The director of Qatar's government communications office said an unnamed global financial institution -- partly owned by United Arab Emirates investors -- had been instructed to stop trading Qatari riyals across Europe and Asia.
Saif al-Thani's claim is the latest development in an increasingly complex and bitter crisis.
Since June 5, Qatar has been diplomatically, politically and economically boycotted by the UAE, Saudi Arabia, Bahrain and Egypt over charges Doha supports terrorism.
Doha denies the accusations.
"If this financial warfare is true, it is disgraceful and dangerous not only to Qatar's economy but the global economy," Thani told AFP.
"One of the financial institutions stopped trading in riyals for a few days and it was only when we reached out to them" that it resumed, he said.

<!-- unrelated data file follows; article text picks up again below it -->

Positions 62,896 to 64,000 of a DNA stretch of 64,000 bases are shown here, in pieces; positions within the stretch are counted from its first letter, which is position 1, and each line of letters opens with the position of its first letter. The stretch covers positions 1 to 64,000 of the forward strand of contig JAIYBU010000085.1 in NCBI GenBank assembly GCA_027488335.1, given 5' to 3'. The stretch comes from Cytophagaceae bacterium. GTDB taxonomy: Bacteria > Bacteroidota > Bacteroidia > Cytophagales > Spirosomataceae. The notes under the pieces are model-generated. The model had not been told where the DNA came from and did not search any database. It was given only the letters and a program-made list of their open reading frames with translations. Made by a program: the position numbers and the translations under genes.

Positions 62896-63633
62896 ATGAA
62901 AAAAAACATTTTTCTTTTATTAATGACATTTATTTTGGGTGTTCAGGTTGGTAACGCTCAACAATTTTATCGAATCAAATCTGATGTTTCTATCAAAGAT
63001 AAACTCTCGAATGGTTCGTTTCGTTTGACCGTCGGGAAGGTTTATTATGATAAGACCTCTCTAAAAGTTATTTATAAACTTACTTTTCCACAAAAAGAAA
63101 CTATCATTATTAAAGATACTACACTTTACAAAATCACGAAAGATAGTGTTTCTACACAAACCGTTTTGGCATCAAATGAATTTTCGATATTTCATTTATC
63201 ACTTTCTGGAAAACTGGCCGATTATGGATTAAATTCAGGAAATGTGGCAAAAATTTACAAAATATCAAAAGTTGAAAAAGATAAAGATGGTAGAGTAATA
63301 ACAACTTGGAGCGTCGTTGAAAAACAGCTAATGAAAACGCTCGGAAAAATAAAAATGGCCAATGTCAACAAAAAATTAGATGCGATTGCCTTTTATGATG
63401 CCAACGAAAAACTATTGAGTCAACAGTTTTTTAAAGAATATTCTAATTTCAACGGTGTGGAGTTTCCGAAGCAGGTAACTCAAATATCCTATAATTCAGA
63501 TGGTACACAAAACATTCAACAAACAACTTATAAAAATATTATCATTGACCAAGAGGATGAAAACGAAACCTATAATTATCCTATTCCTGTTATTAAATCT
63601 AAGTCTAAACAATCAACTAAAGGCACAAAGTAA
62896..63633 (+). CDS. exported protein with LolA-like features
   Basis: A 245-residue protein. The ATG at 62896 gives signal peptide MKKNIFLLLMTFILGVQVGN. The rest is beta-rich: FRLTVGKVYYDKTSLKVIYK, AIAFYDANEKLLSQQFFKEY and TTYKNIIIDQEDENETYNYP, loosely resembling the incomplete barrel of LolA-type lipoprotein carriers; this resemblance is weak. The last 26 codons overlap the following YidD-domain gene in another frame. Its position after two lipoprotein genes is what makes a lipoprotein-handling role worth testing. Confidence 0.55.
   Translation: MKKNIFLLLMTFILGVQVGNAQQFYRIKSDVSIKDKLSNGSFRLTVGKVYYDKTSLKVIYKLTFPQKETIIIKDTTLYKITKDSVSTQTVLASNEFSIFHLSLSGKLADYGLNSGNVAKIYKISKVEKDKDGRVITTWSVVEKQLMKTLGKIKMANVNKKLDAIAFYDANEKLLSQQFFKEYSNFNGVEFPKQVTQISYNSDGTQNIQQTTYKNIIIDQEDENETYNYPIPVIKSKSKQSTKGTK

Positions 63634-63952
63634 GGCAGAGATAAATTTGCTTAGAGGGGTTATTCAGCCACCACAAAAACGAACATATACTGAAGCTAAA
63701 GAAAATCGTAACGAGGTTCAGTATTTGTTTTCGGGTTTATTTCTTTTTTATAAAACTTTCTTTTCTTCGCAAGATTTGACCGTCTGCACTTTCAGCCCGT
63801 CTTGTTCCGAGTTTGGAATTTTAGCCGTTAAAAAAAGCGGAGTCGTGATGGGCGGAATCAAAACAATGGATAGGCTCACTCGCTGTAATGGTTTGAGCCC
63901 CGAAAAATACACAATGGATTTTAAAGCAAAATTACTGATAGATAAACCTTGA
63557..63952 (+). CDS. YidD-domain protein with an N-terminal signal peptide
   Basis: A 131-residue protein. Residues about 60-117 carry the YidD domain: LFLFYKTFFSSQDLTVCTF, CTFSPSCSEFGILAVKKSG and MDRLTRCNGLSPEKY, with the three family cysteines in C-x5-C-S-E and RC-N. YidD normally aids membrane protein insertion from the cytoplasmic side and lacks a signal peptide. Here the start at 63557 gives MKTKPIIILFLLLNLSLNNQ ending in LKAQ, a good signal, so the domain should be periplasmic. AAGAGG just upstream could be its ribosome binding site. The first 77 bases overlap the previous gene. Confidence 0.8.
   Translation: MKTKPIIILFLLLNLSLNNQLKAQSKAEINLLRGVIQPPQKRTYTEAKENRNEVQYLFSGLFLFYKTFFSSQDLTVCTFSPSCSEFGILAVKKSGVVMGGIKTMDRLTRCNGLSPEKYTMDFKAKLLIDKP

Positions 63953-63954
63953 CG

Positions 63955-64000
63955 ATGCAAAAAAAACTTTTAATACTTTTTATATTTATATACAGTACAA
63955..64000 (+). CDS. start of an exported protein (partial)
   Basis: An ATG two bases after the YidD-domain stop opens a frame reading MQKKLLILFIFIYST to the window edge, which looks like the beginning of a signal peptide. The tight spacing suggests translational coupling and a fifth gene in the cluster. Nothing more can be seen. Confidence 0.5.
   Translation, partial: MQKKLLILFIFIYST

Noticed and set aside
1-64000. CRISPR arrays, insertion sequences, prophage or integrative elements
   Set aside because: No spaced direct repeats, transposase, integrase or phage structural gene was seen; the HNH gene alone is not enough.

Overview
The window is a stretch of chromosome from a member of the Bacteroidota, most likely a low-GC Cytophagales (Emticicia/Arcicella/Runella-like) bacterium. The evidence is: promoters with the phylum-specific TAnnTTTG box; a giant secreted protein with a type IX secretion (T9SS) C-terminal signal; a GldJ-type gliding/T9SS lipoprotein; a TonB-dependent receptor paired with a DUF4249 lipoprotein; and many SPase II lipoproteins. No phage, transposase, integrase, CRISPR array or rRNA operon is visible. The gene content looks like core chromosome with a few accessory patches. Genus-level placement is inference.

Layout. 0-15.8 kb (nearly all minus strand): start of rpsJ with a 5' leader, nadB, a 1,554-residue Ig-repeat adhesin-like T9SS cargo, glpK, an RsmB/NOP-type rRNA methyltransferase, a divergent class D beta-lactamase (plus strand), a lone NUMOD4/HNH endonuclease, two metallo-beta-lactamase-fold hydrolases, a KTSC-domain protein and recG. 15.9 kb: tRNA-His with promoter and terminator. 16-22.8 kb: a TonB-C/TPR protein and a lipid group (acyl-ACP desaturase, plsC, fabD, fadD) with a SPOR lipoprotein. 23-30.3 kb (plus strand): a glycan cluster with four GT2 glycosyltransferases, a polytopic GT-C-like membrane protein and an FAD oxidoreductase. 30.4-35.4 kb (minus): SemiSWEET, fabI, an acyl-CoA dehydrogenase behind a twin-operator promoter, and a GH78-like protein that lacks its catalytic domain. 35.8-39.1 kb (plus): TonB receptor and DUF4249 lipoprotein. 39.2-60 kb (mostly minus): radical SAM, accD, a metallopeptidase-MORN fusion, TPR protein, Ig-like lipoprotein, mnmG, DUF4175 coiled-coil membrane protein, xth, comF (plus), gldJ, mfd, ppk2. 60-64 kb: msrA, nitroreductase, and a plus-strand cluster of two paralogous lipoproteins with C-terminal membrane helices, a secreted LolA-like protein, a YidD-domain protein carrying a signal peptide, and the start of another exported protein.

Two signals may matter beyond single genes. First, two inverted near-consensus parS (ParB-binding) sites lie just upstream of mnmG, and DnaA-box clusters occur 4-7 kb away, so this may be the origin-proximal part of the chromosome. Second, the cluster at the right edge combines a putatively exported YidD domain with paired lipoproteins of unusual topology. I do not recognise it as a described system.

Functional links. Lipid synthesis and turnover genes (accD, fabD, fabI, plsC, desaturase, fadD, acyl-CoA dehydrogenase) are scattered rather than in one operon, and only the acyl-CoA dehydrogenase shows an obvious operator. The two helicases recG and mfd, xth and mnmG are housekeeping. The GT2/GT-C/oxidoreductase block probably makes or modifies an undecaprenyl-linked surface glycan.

Qatar's intelligence agencies are carrying out an investigation and "have engaged with law enforcement officials in the relevant jurisdictions", he said.
The Qatari claim comes just days after The Intercept, a US-based investigative website, said it had uncovered a UAE plot to "wage financial war" on Doha.
It claimed leaked emails belonging to the UAE's ambassador in Washington, Yousef al-Otaiba, revealed a complex plan to attack the riyal through bond and derivatives manipulation.
The plan allegedly aimed to destabilise Qatar's economy to the extent that it would have to give up the right to host the football World Cup in 2022.
Al-Thani said Qatar had become aware of the currency issue in July but was revisiting the issue following recent media reports.
"Definitely they are attacking 2022 in one way or another," he said.
Qatar is the first Arab country to be chosen to host the FIFA World Cup and has launched massive construction projects in preparation, triggering a huge influx of migrant labour.
The UN's labour agency on Wednesday closed a three-year probe into the alleged mistreatment of those workers, praising a reform plan agreed by the emirate.